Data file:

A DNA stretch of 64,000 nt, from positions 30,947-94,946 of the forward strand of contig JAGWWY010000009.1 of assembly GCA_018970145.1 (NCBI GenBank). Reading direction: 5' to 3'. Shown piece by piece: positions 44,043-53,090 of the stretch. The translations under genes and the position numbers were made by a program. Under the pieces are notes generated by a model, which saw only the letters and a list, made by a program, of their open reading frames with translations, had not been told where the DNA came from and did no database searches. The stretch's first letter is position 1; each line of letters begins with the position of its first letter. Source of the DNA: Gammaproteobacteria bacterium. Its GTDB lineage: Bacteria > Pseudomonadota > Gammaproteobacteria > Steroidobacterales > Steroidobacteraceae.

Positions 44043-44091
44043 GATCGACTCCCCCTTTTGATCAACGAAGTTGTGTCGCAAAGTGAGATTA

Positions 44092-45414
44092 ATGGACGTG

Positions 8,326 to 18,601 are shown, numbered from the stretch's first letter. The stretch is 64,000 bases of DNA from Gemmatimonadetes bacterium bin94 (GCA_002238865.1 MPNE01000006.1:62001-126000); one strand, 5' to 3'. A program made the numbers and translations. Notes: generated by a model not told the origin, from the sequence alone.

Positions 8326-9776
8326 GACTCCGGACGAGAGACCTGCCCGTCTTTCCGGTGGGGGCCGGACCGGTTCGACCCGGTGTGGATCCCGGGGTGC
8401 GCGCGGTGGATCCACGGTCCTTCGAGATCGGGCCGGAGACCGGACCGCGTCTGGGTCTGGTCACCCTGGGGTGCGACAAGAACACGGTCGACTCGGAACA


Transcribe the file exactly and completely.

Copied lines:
A DNA stretch of 64,000 nt, from positions 30,947-94,946 of the forward strand of contig JAGWWY010000009.1 of assembly GCA_018970145.1 (NCBI GenBank). Reading direction: 5' to 3'. Shown piece by piece: positions 44,043-53,090 of the stretch. The translations under genes and the position numbers were made by a program. Under the pieces are notes generated by a model, which saw only the letters and a list, made by a program, of their open reading frames with translations, had not been told where the DNA came from and did no database searches. The stretch's first letter is position 1; each line of letters begins with the position of its first letter. Source of the DNA: Gammaproteobacteria bacterium. Its GTDB lineage: Bacteria > Pseudomonadota > Gammaproteobacteria > Steroidobacterales > Steroidobacteraceae.

Positions 44043-44091
44043 GATCGACTCCCCCTTTTGATCAACGAAGTTGTGTCGCAAAGTGAGATTA

Positions 44092-45414
44092 ATGGACGTG

Positions 8,326 to 18,601 are shown, numbered from the stretch's first letter. The stretch is 64,000 bases of DNA from Gemmatimonadetes bacterium bin94 (GCA_002238865.1 MPNE01000006.1:62001-126000); one strand, 5' to 3'. A program made the numbers and translations. Notes: generated by a model not told the origin, from the sequence alone.

Positions 8326-9776
8326 GACTCCGGACGAGAGACCTGCCCGTCTTTCCGGTGGGGGCCGGACCGGTTCGACCCGGTGTGGATCCCGGGGTGC
8401 GCGCGGTGGATCCACGGTCCTTCGAGATCGGGCCGGAGACCGGACCGCGTCTGGGTCTGGTCACCCTGGGGTGCGACAAGAACACGGTCGACTCGGAACA